“Crush a piece of typing paper into the size of a golf ball, and suddenly it becomes a very stiff object. The thing to realize is that it’s 90 percent air, and it’s not that you designed architectural motifs to make it stiff. It did it itself,” said physicist Narayan Menon [pictured here, without paper] of the University of Massachusetts Amherst. “It became a rigid object. This is what we are trying to figure out: What is the architecture inside that creates this stiffness?” …
Of course, it may seem surprising that a balled-up sheet of paper or foil should contort itself beyond knowledge. But Menon noted that when physicists finally described the precise dynamics of conical crumpling, which you can achieve by laying a sheet of paper over a coffee cup and poking down with one finger, it was regarded as a mathematical tour-de-force.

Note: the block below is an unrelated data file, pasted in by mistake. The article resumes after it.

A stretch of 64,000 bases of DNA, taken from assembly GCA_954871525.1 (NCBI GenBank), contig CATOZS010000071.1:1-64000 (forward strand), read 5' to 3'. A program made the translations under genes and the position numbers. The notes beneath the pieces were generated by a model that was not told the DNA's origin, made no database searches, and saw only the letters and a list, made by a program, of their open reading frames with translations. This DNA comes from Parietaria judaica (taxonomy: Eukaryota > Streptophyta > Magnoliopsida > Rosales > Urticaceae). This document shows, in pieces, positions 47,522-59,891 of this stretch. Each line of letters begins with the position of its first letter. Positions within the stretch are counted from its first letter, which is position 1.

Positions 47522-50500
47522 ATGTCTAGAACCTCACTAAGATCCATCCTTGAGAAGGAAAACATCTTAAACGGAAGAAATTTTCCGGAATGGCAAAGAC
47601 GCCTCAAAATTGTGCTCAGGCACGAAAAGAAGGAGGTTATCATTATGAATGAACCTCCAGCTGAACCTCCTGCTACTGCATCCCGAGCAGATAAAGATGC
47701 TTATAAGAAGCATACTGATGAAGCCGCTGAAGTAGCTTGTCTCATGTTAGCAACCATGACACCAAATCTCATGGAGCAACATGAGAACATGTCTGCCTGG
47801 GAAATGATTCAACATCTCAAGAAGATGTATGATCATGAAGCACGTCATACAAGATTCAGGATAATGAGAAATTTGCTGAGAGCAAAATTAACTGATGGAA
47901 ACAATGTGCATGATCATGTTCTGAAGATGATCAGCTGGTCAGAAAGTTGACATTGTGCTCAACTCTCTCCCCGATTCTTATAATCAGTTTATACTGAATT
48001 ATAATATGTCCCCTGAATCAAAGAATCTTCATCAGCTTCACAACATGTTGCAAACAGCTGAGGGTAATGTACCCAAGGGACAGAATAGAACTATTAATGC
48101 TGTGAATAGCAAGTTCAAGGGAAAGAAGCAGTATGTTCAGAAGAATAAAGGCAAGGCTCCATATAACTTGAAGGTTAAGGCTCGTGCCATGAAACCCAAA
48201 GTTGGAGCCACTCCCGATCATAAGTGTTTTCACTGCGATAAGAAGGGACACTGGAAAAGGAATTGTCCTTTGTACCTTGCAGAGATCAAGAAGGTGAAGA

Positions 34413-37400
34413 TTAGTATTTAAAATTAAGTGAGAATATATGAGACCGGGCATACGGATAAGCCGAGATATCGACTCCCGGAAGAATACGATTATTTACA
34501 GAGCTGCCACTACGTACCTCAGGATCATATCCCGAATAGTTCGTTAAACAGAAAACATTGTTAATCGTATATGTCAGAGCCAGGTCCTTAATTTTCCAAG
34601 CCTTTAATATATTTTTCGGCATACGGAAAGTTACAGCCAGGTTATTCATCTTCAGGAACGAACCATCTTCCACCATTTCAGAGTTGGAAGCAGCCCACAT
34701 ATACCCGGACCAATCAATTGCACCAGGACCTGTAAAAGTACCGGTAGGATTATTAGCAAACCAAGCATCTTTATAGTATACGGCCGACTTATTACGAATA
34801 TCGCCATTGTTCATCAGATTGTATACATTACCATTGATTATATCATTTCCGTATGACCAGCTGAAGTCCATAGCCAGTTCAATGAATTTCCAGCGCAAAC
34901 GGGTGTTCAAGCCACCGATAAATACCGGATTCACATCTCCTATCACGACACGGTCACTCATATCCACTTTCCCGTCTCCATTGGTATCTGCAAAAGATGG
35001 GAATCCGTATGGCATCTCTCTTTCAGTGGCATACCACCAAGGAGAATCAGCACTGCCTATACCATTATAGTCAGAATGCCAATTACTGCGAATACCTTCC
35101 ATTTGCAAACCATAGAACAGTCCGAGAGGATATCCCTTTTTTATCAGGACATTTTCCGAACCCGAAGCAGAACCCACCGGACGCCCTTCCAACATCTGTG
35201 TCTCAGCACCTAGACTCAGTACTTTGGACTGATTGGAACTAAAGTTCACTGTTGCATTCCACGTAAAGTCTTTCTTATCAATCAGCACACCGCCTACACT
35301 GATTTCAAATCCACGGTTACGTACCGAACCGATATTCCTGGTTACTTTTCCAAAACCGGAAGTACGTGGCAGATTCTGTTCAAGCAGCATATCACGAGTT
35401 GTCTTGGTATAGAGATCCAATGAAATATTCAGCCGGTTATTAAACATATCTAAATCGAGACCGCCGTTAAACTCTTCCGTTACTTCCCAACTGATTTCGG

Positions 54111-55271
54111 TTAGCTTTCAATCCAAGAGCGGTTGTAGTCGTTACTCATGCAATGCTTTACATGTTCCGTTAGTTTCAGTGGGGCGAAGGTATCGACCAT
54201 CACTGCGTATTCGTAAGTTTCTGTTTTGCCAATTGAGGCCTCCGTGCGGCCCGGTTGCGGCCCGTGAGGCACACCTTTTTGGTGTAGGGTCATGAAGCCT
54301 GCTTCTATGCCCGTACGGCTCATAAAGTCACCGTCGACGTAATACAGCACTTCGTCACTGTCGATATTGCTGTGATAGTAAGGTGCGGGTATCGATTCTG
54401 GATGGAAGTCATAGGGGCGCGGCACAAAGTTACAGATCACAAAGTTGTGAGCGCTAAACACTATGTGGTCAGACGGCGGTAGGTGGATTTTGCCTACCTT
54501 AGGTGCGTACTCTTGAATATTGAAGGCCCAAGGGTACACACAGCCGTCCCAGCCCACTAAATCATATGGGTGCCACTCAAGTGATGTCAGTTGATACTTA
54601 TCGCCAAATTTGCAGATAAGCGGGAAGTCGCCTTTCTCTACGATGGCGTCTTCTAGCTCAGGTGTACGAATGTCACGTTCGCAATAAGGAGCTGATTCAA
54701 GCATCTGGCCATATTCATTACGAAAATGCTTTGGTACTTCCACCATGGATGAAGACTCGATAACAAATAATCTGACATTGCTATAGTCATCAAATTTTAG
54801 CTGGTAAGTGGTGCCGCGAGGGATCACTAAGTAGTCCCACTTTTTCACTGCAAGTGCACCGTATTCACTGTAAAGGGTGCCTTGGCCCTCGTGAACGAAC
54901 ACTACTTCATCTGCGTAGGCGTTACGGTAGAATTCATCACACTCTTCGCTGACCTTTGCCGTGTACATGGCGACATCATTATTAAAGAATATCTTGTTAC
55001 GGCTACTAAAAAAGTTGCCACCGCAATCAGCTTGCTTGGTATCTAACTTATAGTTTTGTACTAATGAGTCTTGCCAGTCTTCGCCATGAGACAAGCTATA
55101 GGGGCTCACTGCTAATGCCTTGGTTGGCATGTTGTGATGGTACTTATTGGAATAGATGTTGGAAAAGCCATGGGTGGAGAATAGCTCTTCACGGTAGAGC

That tour de force was performed by a team that includes Enrique Cerda and L Mahadevan, co-winners of the 2007 Ig Nobel Prize in physics for their work (related to all the paper-crumpling work) in analyzing how sheets get wrinkled.
“Three-dimensional structure of a sheet crumpled into a ball.” Anne Dominique Cambou and Narayanan Menon, Proceedings of the National Academy of Science, vol. 108, no. 33, August 23, 2011.
“Conical dislocations in crumpling.” E. Cerda, C. Sahraoui, M. Francisco and L. Mahadevan, Nature, vol. 401, 1999, pp. 46–49.
(Thanks to investigator Alexey Eliseev for bringing this to our attention.)